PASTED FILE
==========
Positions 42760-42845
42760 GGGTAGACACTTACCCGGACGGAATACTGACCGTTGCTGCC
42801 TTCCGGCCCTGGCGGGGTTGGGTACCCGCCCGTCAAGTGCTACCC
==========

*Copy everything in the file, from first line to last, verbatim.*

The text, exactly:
Positions 42760-42845
42760 GGGTAGACACTTACCCGGACGGAATACTGACCGTTGCTGCC
42801 TTCCGGCCCTGGCGGGGTTGGGTACCCGCCCGTCAAGTGCTACCC